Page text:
**Note:** if you haven't checked out the beta diversity ordinations
vignette yet, I recommend looking at that one first.

While the beta diversity ordinations of gradient fractions provides a nice
overview of isotope incorporation at the whole-community level, it doesn't
provide a good idea of the *magnitude* of this BD shift (ie., was there
a lot of isotope incorporation or a little for each labeled-treatment?).

Let's assume that the gradient fraction communities of a labeled-treatment and its corresponding unlabled-control would be (approximately) the same at the same buoyant densities if no incorperation occured. If so, then the pairwise beta diversity between gradient fractions of the treatment vs control would (e.g., the beta diversity between the 13C & 12C communities at a BD of 1.75 g/ml^1) would be ~0 (no differentiation) across the BD range. However, if some taxa incorporated isotope in the labeled-treatment, then they would shift to heavier buoyant densities, which would change the labeled-communities at the buoyant densities where the taxa used to be if unlabeled and the buoyant densities where the taxa have shifted to due to isotope incorporation.

In other words, if we make pairwise treatment-vs-control beta diversity calculations between gradient fraction communities, then we should see evidence of community-level BD shifts in the form of 'spikes' in beta diversity.

The only major issue with this approach is that the BD range of each gradient fraction varies from gradient to gradient. So, gradient fractions between gradients usually only partially overlap. To deal with this issue, we have taken the approach of weighting the beta diversity based on gradient fraction overlap. For instance, if 2 labeled-treatment fractions overlapped 1 control fraction by 40% and 60%, then the final beta diversity value would be the weighted average of treatment fraction 1 (40% weight) and treatment fraction 2 (60% weight). Note that this makes all beta diversity values (and their associated buoyant densities) relative to the control.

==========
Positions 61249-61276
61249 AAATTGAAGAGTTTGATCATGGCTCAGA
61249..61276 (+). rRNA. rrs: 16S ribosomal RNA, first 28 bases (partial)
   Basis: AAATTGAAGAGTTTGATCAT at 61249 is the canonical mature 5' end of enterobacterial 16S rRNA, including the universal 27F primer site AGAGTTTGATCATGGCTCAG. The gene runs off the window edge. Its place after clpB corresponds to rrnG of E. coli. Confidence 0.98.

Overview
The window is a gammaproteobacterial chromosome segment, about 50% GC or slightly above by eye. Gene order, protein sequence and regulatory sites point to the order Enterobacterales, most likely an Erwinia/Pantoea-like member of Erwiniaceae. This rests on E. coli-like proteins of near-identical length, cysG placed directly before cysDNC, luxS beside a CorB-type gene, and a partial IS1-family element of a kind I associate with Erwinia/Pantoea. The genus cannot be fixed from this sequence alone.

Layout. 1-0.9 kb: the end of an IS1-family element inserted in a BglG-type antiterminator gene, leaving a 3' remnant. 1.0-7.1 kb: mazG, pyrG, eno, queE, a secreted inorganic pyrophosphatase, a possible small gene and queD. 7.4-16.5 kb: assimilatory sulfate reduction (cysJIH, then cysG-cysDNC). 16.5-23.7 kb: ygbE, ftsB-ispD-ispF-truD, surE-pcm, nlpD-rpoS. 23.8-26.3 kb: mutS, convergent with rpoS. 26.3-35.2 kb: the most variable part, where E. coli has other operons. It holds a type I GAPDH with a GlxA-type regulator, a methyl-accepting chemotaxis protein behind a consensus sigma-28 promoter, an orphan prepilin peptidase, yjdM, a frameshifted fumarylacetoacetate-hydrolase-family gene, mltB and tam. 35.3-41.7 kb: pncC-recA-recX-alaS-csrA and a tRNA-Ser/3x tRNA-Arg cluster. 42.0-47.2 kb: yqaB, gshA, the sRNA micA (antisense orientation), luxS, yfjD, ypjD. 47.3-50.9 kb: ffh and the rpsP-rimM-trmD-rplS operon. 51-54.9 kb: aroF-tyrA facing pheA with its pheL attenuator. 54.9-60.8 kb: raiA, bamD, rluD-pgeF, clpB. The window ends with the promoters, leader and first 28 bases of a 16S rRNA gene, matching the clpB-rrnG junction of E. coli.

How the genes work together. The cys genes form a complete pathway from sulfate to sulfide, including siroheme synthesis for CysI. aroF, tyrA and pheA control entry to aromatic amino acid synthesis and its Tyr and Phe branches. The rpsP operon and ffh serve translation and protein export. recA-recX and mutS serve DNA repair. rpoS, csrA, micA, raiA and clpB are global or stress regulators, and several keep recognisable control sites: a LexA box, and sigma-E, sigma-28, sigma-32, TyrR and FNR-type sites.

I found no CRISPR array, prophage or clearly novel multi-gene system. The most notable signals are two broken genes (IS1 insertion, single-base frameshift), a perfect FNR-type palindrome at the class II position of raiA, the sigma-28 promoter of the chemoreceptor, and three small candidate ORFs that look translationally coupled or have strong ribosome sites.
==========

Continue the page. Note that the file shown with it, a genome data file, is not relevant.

The following analysis measures these community-wide BD shifts with the following:

- Splitting the dataset into pairwise comparisons between each labeled-treatment and its corresponding unlabeled control.
- The percent BD overlap of treatment gradient fractions relative to the control are calculated.
- For overlapping gradient fractions in each treatment-control comparison, beta diversity is calculated between the gradient fraction communities.
- The weighted mean beta diversity (weighted by % fraction overlap) is calculated.
- The resulting data.frame can then easily plotted with ggplot.

Moreover, a permutation test is conducted to identify "BD shift windows",
which are regions of high beta-diversity that likley resulted from BD shifts
of taxa in the treatment (and not in the unlabeled control). The method
involves permuting OTU abundances (HTSSIP offers multiple permutation methods;
see `BD_shift()`

), an re-calculating weighted beta-diversity values among
overlapping fractions in the treatment versus the control.

First, let's load some packages including `HTSSIP`

.

library(dplyr) library(tidyr) library(ggplot2) library(HTSSIP)

Also let's get an overview of the phyloseq object that we're going to use.

physeq_S2D2

As with the beta diversity ordinations, we are going to split up the dataset into individual labeled-treamtent + corresponding unlabeled-control comparisons. Treatment-control correspondence is based on the day from substrate addition. So, we have to parse the dataset by Substrate & Day.

params = get_treatment_params(physeq_S2D2, c('Substrate', 'Day')) params = dplyr::filter(params, Substrate!='12C-Con') ex = "(Substrate=='12C-Con' & Day=='${Day}') | (Substrate=='${Substrate}' & Day == '${Day}')" physeq_S2D2_l = phyloseq_subset(physeq_S2D2, params, ex) physeq_S2D2_l

Now, let's just measure BD shift for just 1 subset (1 item in the list of phyloseq objects).

Note: we are just going to use 10 permutations to speed up the analysis.

wmean1 = BD_shift(physeq_S2D2_l[[2]], nperm=10) cat('Subset:', names(physeq_S2D2_l)[2], '\n') wmean1 %>% head(n=3)

Note that the `sample.x`

column is all 12C-Con control samples, while the comparison column (`sample.y`

) is the treatment gradient fraction samples. The "wmean_dist_CI_[low/high]"